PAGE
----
Practice English Speaking&Listening with: Unnecessarily Fancy Custom Walnut Tool Holders for Chisels, Spokeshaves, Router Plane, and Scrapers

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So I just finished up this tool cabinet for my workbench

and it's a pretty elaborate design.

It didn't start that way.

I meant for it to be very utilitarian,

but it just kind of grew as time went on.

And while I was in this mode of total overkill,

I started to think about other things

that needed organization.

For instance, chisels inside one of these drawers.

You know, spokeshaves on the wall, my router plane.

Just things on the wall that,

if I take a little bit more time,

a little care and attention,

I might be able to come up with

a cool custom holder for these things

that makes it look really good

and it makes it very functional

because it's easy to get to the things

that I need to get to and I don't lose anything,

like little bits and pieces.

So that's what I did.

I had a couple of extra days of free time

and some scraps of walnut that I'd be able to use for this

and I just kind of geeked out on it.

So let me show you what I made.

First thing I wanna make is

a drop-in organizer for my chisels.

The bottom will be made from quarter-inch plywood.

I then lay out the chisels and transfer the center points

to a strip of wood.

Using a Forstner bit, I drill into the strip

leaving about a quarter-inch of material at the bottom.

The strip is then cut in half,

making two nice chisel handle holders.

I only need one, so maybe give the extra one to a friend?

I sand the strips and break all the sharp edges.

I can now mark the center of each chisel

at the sharp end for some additional support.

Because the chisels are different lengths,

I'll make a few different blocks for each chisel type.

Now with the chisel centered,

I'll make marks on both sides of the blades

to show where I need to make the dados.

At the table saw, I'll hug away the material.

That's looking pretty good.

Now I'll start by gluing the handle strip in place,

then I'll glue in the three support strips.

A little bit of oil makes it look nice and pretty.

As I install the chisels,

I realize that we can go one step further

to make the chisels even more secure

and less prone to moving around.


Each dado will receive a rare-earth magnet

which I'll epoxy into place.

On top of that I'll drop in a layer of rubberized cork.

That'll keep the chisels in place and prevent any marring.

The smallest chisel doesn't have room enough for a magnet,

so it just gets the cork.

On the left side of the drawer,

that's a good spot for my mallet.

So I make a small support block using

the same drilling technique that we used previously

and install the support with some double-stick tape

to hold it in place.

Oh yeah.

That makes the OCD side of my brain very happy.

Next up, we'll make a holder for

my spokeshaves and cabinet scrapers.

I take some time to work out the spacing on a strip of wood

and then drill at each handle location.

At the band saw, then cut into the holes on a slight angle.

Now we can split the piece in two,

giving us the two support rails we need.

I place the supports onto a plywood backer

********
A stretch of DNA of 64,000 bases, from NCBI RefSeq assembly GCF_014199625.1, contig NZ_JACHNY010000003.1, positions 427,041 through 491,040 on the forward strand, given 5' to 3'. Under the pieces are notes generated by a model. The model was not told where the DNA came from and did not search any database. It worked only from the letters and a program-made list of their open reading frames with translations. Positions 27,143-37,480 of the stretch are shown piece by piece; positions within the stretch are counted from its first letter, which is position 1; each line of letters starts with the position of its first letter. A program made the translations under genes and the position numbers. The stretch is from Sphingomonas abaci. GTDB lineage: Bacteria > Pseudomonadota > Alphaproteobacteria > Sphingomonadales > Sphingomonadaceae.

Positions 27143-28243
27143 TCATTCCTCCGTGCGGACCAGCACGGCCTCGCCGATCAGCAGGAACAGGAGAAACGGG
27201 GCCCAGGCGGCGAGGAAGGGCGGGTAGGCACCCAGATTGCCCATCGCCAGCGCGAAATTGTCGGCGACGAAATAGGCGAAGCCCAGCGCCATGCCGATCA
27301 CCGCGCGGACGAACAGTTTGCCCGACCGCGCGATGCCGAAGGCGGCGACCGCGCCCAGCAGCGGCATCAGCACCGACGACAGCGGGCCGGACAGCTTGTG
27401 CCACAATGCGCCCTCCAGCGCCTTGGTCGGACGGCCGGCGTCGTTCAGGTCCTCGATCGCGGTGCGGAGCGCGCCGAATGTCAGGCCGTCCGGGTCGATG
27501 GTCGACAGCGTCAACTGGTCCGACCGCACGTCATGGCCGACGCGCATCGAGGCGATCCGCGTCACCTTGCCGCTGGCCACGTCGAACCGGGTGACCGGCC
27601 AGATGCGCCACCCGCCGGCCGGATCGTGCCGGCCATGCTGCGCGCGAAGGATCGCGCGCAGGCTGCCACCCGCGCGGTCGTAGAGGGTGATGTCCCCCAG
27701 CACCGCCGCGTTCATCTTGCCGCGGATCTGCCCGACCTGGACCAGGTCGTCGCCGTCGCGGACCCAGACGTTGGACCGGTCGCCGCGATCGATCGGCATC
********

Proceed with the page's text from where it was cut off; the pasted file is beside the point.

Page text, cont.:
with the supports at a slight angle.

It's not really necessary, but I think it looks pretty cool.

Once the glue is dry, I trim the excess and flush it up.

I'll drive some screws in from the back

just to be extra safe.

To attach it to the wall,

I'll pre-drill and countersink for two screws.

Bada-bing, bada-boom.

A nice spokeshave cabinet scraper rack.

And yeah, I'm pretty much screwed if I ever buy

that concave spokeshave that I've been eyeballing.

Next is a holder for my router plane.

The old holder was nice, but it didn't really have

any room for storing the cutters.

I took some inspiration from

Little City Workshop on Instagram

and decided to make my own version

that stores all of the accessories.

To be honest, I was pretty much just winging it.

I'll start by making some rabbets in a piece of thin stock.

The material left over after making the rabbets

should fit into the top slot on the cutters.

I could then cut a few slots for

the post of the cutters to fit into.

Now we'll glue those onto the bottom of the holder later on.

For the backer piece,

I'll trace the shape of the router plane

onto some quarter-inch ply.

Using that angle, I'll cut a couple of support blocks

out of three-quarter-inch stock.

These will support the router plane

when it's dropped into the cradle.

The top of each piece needs a little dog-ear

in order for it to fit correctly.

Now I can cut the backer piece to my lines.

The support blocks are glued in place

and a small strip of ply is then glued to the front face.

By the way, if you haven't tried this thick and quick glue

from Titebond, you're missing out.

On small projects like this when I want a quick bond time,

it's really convenient.

Now I can glue the accessory pieces to the bottom.

The router plane comes with a little fence attachment

that I actually never use,

but I may as well install a ledge for it to rest on.

This piece is installed just above the accessories

and a notch is cut in the middle for the post.

The whole thing is sanded and finished

and then screwed to the wall.

And here we go.

Next up is a very simple rack for card scrapers.

I take a block of wood and make a bunch of band saw cuts

at a slight angle.

If you have thicker card scrapers

you may need to make two passes for a double cut.

Now I pre-drill, countersink, sand, and finish.

(uptempo R&B music)

And just like that, I have a simple,

elegant little card scraper holder.

The Description of Unnecessarily Fancy Custom Walnut Tool Holders for Chisels, Spokeshaves, Router Plane, and Scrapers